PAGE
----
Jürgen Knoblich is a scientist at the Institute of Molecular Biotechnology of the Austrian Academy of Sciences in Vienna, Austria. His research group studies neural stem cells and brain development in fruit flies and in mammals. Jürgen Knoblich’s group has developed a three dimensional culture method to recapitulate the early development of a human brain in culture starting from ES or iPS cells and uses this method to analyze human brain diseases.
Sally Temple, PhD, is the Co-Founder and Scientific Director of the Neural Stem Cell Institute located in Rensselaer, NY, USA, and is president-elect of ISSCR. Dr. Temple’s research group is focused on the biology of neural and retinal stem cells, and using this knowledge in translational studies to develop therapies for central nervous system disorders.
Malin Parmar is an Associate Professor, Developmental and Regenerative Neurobiology, Lund University. Her group works with translational stem cell biology with the focus on 1) understanding cell fate specification in the developing brain and in human neural progenitor cells using cell-based models of neuronal differentiation, 2) learning how to direct and efficiently drive controlled differentiation of human stem cells into subtype-specific neurons, 3) developing technologies for direct conversion of human fibroblasts into functional and subtype-specific neurons in vitro, and the conversion of endogenous glia into neurons in vivo.
Dr Eiraku's research interests are mainly in molecular and cellular dynamics underlying organogenesis, and to develop new technologies for in vitro recapitulation, that is, three-dimensional functional organ formation from stem cells. These researches aim to make contributions to the field of developmental biology, stem cell biology and regenerative medicine.
Dr. Doo Yeon Kim is an Assistant professor of Neurology at Massachusetts General Hospital/ Harvard Medical School, MA, United States. Dr. Kim has been studying physiological and pathological roles of Alzheimer’s secretases, BACE1 and Presenilin/γ-secretase over 14 years. Dr. Kim’s laboratory recently developed a novel three-dimensional human neural cell culture model of Alzheimer’s disease, which recapitulated two major pathological markers of Alzheimer’s disease, extracellular β-amyloid aggregates and tau tangles (Choi et al., Nature, 2014).
Professor Pete Coffey, DPhil, is Head of Ocular Biology and Therapeutics at UCLs Institute of Ophthalmology and the Co-Executive Director of Translation at UC Santa Barbara’s Center for Stem Cell Biology and Engineering. He is the principal author and co-author of two landmark papers demonstrating the use of human cells to halt visual deterioration in models of age-related macular degeneration. His achievements include the launch of the London Project to Cure Blindness, which aims to develop a stem cell therapy for the majority of all types of age-related macular degeneration, seminal work on retinal transplantation (as described by Debrossy & Dunnett, Nature Neuroscience 2001). Prof. Coffey has received many honors and awards, including the prestigious Estelle Doheny Living Tribute Award in 2009, Retinitis Pigmentosa International's Vision Award in 2009, the CIRM Leadership Award in 2010, and the New York Stem Cell Foundation Roberston Prize in 2011.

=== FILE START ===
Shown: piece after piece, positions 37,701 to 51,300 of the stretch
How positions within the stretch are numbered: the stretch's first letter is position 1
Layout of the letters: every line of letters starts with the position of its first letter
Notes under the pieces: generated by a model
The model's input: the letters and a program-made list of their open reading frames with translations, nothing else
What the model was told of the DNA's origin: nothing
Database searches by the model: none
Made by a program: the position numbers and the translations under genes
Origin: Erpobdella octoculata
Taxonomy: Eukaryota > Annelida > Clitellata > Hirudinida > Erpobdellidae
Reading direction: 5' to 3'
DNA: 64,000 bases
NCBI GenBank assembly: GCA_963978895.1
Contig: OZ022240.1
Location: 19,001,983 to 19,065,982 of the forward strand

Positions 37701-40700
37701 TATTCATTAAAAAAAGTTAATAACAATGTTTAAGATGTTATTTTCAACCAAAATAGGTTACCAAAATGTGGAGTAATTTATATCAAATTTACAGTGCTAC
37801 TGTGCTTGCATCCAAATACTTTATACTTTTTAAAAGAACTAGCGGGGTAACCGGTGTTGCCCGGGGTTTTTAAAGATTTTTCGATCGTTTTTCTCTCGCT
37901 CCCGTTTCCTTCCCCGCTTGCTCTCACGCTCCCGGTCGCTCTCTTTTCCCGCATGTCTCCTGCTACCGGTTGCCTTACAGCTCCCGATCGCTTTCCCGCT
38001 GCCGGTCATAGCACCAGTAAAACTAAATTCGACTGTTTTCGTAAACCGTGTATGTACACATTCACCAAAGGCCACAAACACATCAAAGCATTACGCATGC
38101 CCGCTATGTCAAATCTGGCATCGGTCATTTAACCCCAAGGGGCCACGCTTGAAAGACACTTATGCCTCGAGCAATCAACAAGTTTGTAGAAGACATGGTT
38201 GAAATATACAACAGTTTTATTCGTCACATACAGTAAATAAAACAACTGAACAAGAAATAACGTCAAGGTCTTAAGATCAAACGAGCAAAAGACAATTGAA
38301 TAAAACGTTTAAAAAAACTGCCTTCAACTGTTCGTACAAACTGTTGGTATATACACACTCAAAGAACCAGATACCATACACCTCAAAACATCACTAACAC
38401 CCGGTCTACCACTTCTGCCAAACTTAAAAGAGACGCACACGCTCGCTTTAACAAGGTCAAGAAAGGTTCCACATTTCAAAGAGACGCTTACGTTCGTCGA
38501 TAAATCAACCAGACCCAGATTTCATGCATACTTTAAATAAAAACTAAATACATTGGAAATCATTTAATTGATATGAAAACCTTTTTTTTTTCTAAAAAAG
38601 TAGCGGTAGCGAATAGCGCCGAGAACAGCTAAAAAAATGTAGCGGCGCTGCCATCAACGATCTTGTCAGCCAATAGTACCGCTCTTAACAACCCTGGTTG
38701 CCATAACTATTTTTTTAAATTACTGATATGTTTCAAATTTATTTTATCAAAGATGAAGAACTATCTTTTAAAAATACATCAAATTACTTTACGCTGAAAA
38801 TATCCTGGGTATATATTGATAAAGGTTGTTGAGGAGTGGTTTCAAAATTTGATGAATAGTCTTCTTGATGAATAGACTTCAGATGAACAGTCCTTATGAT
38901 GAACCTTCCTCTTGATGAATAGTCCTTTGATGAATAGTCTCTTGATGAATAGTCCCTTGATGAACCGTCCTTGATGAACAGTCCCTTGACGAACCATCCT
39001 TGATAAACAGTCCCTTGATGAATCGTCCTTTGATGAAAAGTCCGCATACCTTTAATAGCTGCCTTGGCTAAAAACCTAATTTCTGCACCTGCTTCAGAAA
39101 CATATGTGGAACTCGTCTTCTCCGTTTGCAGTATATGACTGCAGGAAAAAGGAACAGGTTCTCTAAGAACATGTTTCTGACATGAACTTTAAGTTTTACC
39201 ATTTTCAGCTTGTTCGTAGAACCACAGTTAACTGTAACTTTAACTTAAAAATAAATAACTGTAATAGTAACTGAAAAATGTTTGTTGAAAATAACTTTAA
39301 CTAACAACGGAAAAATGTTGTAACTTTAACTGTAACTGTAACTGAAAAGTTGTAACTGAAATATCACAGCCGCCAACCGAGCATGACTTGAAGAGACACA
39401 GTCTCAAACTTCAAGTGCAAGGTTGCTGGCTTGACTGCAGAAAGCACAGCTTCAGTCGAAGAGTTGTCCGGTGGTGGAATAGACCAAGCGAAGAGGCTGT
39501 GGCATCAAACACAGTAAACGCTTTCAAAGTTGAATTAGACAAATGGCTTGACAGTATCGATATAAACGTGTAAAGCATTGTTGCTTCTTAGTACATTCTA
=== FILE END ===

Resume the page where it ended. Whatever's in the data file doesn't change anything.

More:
Rick Livesey is a senior group leader at the Wellcome Trust/Cancer Research UK Gurdon Institute, University of Cambridge. His lab focusses on studying human cerebral cortex development, evolution and disease, primarily using stem cell systems. Prior to joining the Gurdon Institute, Rick was a postdoctoral fellow with Connie Cepko at the HHMI/Department of Genetics, Harvard Medical School. A graduate of the Cambridge MD/PhD programme, he carried out his PhD at the MRC Laboratory of Molecular Biology.
Dr. Steven A. Goldman is Professor of Neuroscience and Neurology at the University of Copenhagen in Denmark, and Co-Director of its Center for Basic and Translational Neuroscience. He holds a concurrent appointment as URMC Distinguished Professor of Neuroscience at the University of Rochester, and is Co-Director of its Center for Translational Neuromedicine. Goldman is interested in cell genesis and regeneration in the adult brain, particularly in the use of neural stem and progenitor cells in both treating and modeling demyelinating and neurodegenerative diseases. He also has a strong interest in the conversion of progenitor cells into cancers, and is board-certified in neuro-oncology.
Frank Bradke is full professor at the University of Bonn and Senior Research Groupleader for Axonal Growth and Regeneration at the German Center for Neurodegenerative Diseases (DZNE) in Bonn. The Bradke laboratory seeks to understand how axonal growth is regulated in both injured and uninjured neurons. They use cell biological, videomicroscopy, molecular and biochemical approaches and also study spinal cord injury.
Robin Franklin is Head of Translational Science and Professor of Stem Cell Medicine at the Wellcome Trust-MRC Cambridge Stem Cell Institute at the University of Cambridge. He obtained his undergraduate degrees in Physiology and Veterinary Medicine and his PhD in Neuroscience at the University of Cambridge. His main research questions are how stem cells in the adult brain respond to injury, how do they contribute to regeneration, and how are they are affected by ageing?
Dr. Goldstein is Distinguished Professor in the Departments of Cellular and Molecular Medicine and Neurosciences at the University of California, San Diego (UCSD), as well as Director of the UC San Diego Stem Cell Program, Scientific Director of the Sanford Consortium for Regenerative Medicine, and Director of the Sanford Stem Cell Clinical Center. His research is focused on understanding the molecular mechanisms of intracellular transport in neurons and how transport failures may lead to neurodegenerative diseases. Current projects use human stem cells to understand and treat AD, Niemann-Pick Type C, and ALS.
Prof. Ana Martin-Villalba, MD, PhD, studied medicine in Murcia, Spain and Leeds, UK. She received her PhD from the University of Heidelberg in 1998 for investigating the role of death ligands in the ischemic brain. Thereafter she moved as project leader to Peter Krammer's department at the DKFZ where she became a junior group leader in 2006 and was appointed W3 professor in 2011. She was awarded the Paul Ehrlich and Ludwig Darmstaedter Prize and the Heinz Maier-Leibnitz Prize and the Walther and Christine Richtzenhain Prize. Her research centers in stem cells in homeostasis and disease including neurodegeneration and cancer.